Also classic. The process of manufacturing neon lights hasn’t evolved much since its invention in the late 19th century. Glass is heated and manipulated into the desired shape, then filled with gas and reheated to yield its signature hyper-bright color. It’s a difficult and an expensive process to carry out, and the artists at Lite Brite Neon can safely be called masters of the craft.

Also? Time Out described the workshop as “arguably the neon king of New York”, which is maybe the best description any business could hope to achieve.

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What Max’s World Smells Like

Published September 23, 2009 by Molly

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Now that we’ve covered the question of what the wild things smell like, we turn our attention to another crucial point of odorific reference: Max.

We’ve already bemoaned the fact that theaters can’t provide accompanying “smell soundtracks” to films. There’s nothing that would make the movie-viewing experience more vivid than waves of powerful corresponding scents. Just imagine smelling the warm supper to which Max returns after his odyssey! It would be totally transformative.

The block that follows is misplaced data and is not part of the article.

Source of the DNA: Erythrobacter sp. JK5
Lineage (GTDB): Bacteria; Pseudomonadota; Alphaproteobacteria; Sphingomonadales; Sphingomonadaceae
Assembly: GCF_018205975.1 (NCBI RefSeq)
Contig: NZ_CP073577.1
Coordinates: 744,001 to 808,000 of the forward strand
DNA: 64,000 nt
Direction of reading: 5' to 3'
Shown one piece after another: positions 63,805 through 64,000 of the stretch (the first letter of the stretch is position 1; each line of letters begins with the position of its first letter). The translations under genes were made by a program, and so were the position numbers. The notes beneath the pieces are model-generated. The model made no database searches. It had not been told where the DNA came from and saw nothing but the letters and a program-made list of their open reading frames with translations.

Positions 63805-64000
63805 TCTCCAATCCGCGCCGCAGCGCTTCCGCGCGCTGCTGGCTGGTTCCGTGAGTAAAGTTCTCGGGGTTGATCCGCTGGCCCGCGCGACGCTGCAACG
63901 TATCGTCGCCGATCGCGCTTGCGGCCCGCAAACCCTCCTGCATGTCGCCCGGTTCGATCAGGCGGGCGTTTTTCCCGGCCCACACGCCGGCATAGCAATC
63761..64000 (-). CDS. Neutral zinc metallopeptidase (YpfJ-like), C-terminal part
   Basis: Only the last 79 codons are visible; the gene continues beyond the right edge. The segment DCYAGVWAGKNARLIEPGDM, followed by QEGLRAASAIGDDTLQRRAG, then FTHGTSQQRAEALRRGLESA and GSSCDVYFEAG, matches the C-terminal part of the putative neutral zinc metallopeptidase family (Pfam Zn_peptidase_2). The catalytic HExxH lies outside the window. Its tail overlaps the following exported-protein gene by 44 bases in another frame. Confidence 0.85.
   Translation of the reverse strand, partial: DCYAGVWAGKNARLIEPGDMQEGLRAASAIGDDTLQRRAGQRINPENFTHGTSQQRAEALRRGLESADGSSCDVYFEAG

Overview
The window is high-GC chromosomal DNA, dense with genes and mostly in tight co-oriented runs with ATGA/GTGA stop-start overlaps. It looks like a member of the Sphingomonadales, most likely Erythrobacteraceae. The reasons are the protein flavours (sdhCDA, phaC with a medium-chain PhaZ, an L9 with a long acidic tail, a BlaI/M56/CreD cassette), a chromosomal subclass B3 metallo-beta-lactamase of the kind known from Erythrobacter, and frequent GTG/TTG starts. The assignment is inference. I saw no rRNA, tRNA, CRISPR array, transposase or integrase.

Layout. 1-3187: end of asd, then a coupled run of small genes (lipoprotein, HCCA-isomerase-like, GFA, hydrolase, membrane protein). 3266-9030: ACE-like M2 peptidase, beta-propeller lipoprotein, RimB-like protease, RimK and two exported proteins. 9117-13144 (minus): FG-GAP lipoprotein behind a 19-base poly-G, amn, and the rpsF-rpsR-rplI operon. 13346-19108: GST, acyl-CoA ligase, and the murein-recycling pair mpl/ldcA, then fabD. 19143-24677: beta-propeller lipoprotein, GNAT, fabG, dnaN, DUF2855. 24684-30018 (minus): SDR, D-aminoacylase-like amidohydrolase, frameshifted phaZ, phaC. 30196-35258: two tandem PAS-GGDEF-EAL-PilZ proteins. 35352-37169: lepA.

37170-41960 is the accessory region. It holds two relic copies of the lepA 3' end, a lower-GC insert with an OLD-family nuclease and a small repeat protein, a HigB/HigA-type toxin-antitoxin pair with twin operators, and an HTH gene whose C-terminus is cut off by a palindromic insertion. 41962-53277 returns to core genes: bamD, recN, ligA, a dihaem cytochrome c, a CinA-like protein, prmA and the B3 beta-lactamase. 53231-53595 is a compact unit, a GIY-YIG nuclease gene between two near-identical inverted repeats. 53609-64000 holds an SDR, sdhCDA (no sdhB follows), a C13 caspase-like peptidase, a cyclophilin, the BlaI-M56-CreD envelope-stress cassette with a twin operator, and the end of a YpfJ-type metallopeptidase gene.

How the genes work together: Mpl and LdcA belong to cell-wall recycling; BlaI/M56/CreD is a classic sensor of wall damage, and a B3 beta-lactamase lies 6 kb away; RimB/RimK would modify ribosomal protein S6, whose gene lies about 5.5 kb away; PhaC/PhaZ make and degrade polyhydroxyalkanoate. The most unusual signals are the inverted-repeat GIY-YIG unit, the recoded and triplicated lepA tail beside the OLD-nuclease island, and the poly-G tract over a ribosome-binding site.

Anyhow, if this were possible, Max would probably be best summoned by the scents of books (to signify the doldrums that he’s destined to escape), the smell of crayons (a whiff of creative boldness with the appealing potential for vandalism) and a slight trail of Golden Delicious apple perfume, as a reminder that good things await the adventurer at home.

Technology: make it happen!

For Tiny Little Wild Things

Published September 18, 2009 by Molly

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Haven’t you always wanted to cuddle with a tree? We’re nuts about these pillows, which are knitted to resemble Cottonwood trees that have been nibbled down by beavers. Just imagine how satisfying it would be to construct a giant log cabin fort out of them: so satisfying.

What an adorable way to bring nature indoors!